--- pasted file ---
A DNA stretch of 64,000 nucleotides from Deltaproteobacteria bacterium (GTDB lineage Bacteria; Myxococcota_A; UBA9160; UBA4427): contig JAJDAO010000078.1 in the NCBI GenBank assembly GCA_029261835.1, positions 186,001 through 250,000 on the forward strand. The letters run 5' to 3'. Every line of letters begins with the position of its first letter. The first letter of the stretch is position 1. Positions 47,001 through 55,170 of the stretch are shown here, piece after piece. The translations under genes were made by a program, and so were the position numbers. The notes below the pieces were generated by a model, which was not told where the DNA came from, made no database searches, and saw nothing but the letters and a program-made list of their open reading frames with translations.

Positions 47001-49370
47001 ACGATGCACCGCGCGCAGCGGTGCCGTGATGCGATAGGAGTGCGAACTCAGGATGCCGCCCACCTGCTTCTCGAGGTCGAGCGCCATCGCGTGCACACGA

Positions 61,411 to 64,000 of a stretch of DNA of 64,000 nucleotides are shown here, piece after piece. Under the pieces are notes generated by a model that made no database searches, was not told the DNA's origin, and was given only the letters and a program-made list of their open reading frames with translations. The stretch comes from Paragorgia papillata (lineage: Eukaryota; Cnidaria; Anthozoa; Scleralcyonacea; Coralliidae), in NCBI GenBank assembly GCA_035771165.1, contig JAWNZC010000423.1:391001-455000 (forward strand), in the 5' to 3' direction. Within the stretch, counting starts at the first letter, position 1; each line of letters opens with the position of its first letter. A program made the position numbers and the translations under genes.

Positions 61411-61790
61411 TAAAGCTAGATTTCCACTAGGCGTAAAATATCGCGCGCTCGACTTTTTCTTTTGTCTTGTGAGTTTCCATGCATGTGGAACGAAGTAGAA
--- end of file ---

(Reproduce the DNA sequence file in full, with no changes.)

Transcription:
A DNA stretch of 64,000 nucleotides from Deltaproteobacteria bacterium (GTDB lineage Bacteria; Myxococcota_A; UBA9160; UBA4427): contig JAJDAO010000078.1 in the NCBI GenBank assembly GCA_029261835.1, positions 186,001 through 250,000 on the forward strand. The letters run 5' to 3'. Every line of letters begins with the position of its first letter. The first letter of the stretch is position 1. Positions 47,001 through 55,170 of the stretch are shown here, piece after piece. The translations under genes were made by a program, and so were the position numbers. The notes below the pieces were generated by a model, which was not told where the DNA came from, made no database searches, and saw nothing but the letters and a program-made list of their open reading frames with translations.

Positions 47001-49370
47001 ACGATGCACCGCGCGCAGCGGTGCCGTGATGCGATAGGAGTGCGAACTCAGGATGCCGCCCACCTGCTTCTCGAGGTCGAGCGCCATCGCGTGCACACGA

Positions 61,411 to 64,000 of a stretch of DNA of 64,000 nucleotides are shown here, piece after piece. Under the pieces are notes generated by a model that made no database searches, was not told the DNA's origin, and was given only the letters and a program-made list of their open reading frames with translations. The stretch comes from Paragorgia papillata (lineage: Eukaryota; Cnidaria; Anthozoa; Scleralcyonacea; Coralliidae), in NCBI GenBank assembly GCA_035771165.1, contig JAWNZC010000423.1:391001-455000 (forward strand), in the 5' to 3' direction. Within the stretch, counting starts at the first letter, position 1; each line of letters opens with the position of its first letter. A program made the position numbers and the translations under genes.

Positions 61411-61790
61411 TAAAGCTAGATTTCCACTAGGCGTAAAATATCGCGCGCTCGACTTTTTCTTTTGTCTTGTGAGTTTCCATGCATGTGGAACGAAGTAGAA